For other sites, a primary objective may be lead generation. Filling in a data capture form may be the action you want users to take. Lead generation often works well across a range of touch points, at various levels of the funnel e.g. signing up for a free newsletter subscription, downloading a report advertised in a newsletter and then enquiring about a specific product via a link in the ‘thank you for downloading the report’ email or a link in the report itself.

Even if lead generation isn’t the primary goal, every website should include some form of lead generation as it captures valuable customer data that can be used to enrich and grow your marketing and sales database.

 

3. Build in lead generation intelligently

Lead generation is much more than just sticking a data capture form on our website and waiting for users to find it.

CTAs to your lead generation forms should be integrated as naturally as possible. Is someone viewing the ‘membership benefits’ page? If so, encourage them to download a member case study and ‘enquire about membership’. Are they viewing your event agenda summary? Then push them to download the full version. Work out what you would like your user to do next and point them to that next, desired action.

More generic lead generation opportunities (e.g. ‘Register your interest’) should be accessible from across your whole site, including CTAs and a presence on your top navigation menu. This will ensure users always have a ‘next action’ to take, regardless of where they are on your site. These kinds of more general and ‘low commitment’ lead generation options create an easy way for users to engage with your brand without committing to buying something before they’re ready, but keeps them in your marketing list so that you can further nurture them.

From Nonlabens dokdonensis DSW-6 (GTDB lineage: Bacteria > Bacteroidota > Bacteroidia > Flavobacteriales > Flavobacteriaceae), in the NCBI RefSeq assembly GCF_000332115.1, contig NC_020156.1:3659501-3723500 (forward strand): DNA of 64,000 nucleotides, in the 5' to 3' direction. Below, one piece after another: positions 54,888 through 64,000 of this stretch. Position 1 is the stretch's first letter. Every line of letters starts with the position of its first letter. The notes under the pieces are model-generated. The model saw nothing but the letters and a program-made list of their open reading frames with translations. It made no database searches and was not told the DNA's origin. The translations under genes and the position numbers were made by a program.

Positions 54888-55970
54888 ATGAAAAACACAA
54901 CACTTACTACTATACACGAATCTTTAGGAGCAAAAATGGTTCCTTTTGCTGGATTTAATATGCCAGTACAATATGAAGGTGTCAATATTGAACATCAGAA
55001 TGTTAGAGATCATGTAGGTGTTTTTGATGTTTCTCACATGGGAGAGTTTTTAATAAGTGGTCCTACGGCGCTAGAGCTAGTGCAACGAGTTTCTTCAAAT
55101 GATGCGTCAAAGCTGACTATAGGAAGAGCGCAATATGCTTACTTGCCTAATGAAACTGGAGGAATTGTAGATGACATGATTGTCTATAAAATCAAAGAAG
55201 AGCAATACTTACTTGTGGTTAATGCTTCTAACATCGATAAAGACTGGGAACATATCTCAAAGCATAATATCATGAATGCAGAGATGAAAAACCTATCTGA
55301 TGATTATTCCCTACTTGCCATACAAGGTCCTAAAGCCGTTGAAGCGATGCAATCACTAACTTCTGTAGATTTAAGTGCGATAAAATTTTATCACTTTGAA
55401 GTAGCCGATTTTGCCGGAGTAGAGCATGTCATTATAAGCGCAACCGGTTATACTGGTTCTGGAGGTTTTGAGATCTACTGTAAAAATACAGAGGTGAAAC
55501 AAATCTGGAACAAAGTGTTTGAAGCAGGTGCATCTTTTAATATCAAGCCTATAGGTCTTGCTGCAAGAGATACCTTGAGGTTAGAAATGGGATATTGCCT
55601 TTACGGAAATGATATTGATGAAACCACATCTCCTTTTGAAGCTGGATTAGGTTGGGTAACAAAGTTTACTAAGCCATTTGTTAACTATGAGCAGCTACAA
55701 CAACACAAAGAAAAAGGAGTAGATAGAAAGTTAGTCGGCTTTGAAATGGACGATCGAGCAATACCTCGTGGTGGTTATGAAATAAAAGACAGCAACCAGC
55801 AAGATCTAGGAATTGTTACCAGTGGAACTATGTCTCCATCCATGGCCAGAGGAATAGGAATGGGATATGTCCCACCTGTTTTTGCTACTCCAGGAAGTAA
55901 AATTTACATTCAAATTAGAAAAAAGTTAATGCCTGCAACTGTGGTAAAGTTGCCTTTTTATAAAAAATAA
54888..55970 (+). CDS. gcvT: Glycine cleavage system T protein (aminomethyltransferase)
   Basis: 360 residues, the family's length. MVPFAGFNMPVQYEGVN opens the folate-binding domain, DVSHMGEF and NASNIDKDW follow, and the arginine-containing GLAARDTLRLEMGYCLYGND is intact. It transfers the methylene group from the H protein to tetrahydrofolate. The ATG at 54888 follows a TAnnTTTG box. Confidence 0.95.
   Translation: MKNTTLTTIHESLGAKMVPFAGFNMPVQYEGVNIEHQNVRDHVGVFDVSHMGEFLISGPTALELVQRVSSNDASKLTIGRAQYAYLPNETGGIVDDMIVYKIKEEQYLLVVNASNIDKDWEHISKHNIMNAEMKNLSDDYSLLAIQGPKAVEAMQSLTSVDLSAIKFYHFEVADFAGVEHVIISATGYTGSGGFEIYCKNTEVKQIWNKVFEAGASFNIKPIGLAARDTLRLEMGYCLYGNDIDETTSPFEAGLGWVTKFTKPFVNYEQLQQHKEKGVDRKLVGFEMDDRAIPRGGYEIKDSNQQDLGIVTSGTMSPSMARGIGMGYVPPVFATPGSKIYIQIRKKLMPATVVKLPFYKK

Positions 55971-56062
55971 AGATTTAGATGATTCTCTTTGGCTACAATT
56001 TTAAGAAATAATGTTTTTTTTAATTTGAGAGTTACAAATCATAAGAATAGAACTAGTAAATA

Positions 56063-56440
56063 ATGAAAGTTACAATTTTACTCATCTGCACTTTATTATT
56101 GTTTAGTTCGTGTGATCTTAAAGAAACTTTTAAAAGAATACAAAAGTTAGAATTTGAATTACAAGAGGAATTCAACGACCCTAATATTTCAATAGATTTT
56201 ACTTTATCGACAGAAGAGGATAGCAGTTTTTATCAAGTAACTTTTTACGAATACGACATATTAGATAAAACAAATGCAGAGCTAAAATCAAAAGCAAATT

Also consider that visitors may land directly on your lead generation forms; whether from an email campaign, organic URL or social post. It’s important to ensure your lead generation forms/pages provide ample context and persuasive messaging as to why the visitor should surrender their data. What benefit does completing the form give them? A short descriptive paragraph, simple bullet points about the benefits of completing the form and possibly a relevant image (e.g. report cover) are simple but important ways to increase conversion rates.

 

4. Make sure Google can find your site

SEO is an ongoing process and one that is always baked into good website design. Search engines – with the most important one being Google in most regions of the world – want to serve the most relevant and valuable websites. A key factor in their ranking is user experience, which is determined by things like content, time on site, pages visited and device optimisation. Therefore, a good website generally means good SEO.

Also consider your keywords. If your website is for an event about financial technology, then you want to make sure ‘financial technology’ and ‘fintech event’ are scattered across your website content. It’s important this is done naturally within your copy. ‘Stuffing’ keywords – the practise of including the same keyword an excessive number of times on a page – will harm not only the user experience, but also your SEO.

You can also apply keywords when considering more ‘on-trend’ issues. If there’s a new piece of technology that could revolutionise fintech, consider publishing a blog or news article on it with the name included in the headline and within the main body. This will help you rank for a relevant keyword that potential attendees will be actively searching for as it is a ‘hot topic’.